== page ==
Type: Research Article
ISSN: 0144-333X

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Article
Publication date: 14 June 2018

Natasa Slak Valek and Anestis Fotiadis

The purpose of this study is to understand the linkage between everyday life activities with its various aspects of leisure and the leisure-related activities undertaken…

Abstract

Purpose

The purpose of this study is to understand the linkage between everyday life activities with its various aspects of leisure and the leisure-related activities undertaken when traveling as a tourist. This comparison is based on information from individuals who take on both the roles of the everyday person and the traveling tourist. Moreover, as the study is based in the UAE, a multi-cultural country, leisure activities between local residents and expatriates living in UAE are contrasted as part of the investigation.

Design/methodology/approach

A newly modified International Social Survey Program about Leisure Time questionnaire was used in this study to define a comprehensive list of leisure activities. This was distributed to a sample of local residents and expats living in the UAE in 2015. Pearson χ2 was used to understand the association between everyday leisure activities and travel leisure activities.

Findings

The results show statistically significant differences in everyday leisure activities between expats and Emirati nationals living in UAE. Moreover, a moderate (V = 0.21; p = 0.25) strength of associations between everyday activities and travel leisure activities was found in the overall sample of all UAE residents.

Research limitations/implications

A non-probability sampling method was used to collect the data, and no general conclusions about the segments or the total population of residents can be made at this point. However, the sample size is sufficient to examine the proposed model and understand the differences between the two resident segments (Emirati nationals vs expats) and to compare the differences in behavior between everyday leisure and tourism-related leisure activities.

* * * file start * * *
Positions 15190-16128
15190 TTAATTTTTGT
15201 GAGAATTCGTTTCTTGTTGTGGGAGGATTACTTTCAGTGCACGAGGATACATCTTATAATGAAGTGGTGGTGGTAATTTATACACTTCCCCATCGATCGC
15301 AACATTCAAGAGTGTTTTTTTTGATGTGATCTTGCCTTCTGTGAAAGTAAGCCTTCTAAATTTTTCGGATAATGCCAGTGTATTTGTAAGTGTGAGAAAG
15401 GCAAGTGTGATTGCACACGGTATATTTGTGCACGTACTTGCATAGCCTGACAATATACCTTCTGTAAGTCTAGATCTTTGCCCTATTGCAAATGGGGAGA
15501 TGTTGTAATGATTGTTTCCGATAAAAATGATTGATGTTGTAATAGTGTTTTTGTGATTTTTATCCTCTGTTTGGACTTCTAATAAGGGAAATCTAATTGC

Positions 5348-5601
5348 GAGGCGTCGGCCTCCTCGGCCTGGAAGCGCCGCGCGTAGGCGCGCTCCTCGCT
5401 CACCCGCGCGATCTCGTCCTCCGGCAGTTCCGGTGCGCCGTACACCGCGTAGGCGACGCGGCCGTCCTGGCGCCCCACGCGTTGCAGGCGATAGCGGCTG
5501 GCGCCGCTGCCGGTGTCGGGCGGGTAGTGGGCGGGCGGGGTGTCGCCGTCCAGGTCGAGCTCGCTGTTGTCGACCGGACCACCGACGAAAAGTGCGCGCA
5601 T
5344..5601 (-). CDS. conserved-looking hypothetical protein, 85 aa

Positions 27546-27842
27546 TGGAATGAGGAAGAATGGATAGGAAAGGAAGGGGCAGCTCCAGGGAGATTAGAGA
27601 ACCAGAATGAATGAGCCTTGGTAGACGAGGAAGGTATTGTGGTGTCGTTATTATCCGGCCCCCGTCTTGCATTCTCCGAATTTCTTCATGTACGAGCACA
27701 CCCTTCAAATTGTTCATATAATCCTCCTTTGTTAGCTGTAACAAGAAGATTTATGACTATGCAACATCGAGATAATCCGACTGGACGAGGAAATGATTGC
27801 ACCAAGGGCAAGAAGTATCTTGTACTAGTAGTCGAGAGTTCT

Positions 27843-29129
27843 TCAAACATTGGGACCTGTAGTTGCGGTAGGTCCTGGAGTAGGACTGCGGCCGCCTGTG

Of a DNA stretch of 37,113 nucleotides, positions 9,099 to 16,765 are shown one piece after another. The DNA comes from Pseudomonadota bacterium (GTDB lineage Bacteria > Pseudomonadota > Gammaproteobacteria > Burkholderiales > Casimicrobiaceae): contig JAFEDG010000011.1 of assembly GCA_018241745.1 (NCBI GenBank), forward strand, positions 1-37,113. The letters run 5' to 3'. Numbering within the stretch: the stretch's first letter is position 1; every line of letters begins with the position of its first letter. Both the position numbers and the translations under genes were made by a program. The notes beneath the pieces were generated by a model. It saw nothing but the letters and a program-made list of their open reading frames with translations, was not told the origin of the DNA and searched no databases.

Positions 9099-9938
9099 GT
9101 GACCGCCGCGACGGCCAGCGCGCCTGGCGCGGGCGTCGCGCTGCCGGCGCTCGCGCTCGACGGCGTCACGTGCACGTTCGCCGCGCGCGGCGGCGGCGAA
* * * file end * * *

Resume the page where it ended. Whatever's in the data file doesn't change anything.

Practical implications

These findings are recommended for consideration by tourism authorities, holiday destination managers and trip organizers when targeting UAE residents, both Emirati nationals and expats.

Social implications

As a relation between everyday activities and travel activities was confirmed, the typical tourism motivation assumption that people are traveling to escape the everyday should be reconsidered. In addition, a managerial conclusion is that Emirati nationals and expats should be considered as two distinct groups when devising, preparing and marketing the leisure activities for the market in the UAE.

Originality/value

The problem of separating tourism travel from everyday life, as the common perspective of the time, was to treat tourism simply as a temporary escape from everyday life. This research enters this same area and attempts to fill the academic gap and address this issue which, to our knowledge, no specific studies have investigated or exposed the relationship between common everyday leisure activities and special travel leisure activities.

Details

International Journal of Culture, Tourism and Hospitality Research, vol. 12 no. 2
Type: Research Article
ISSN: 1750-6182

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Article
Publication date: 27 October 2017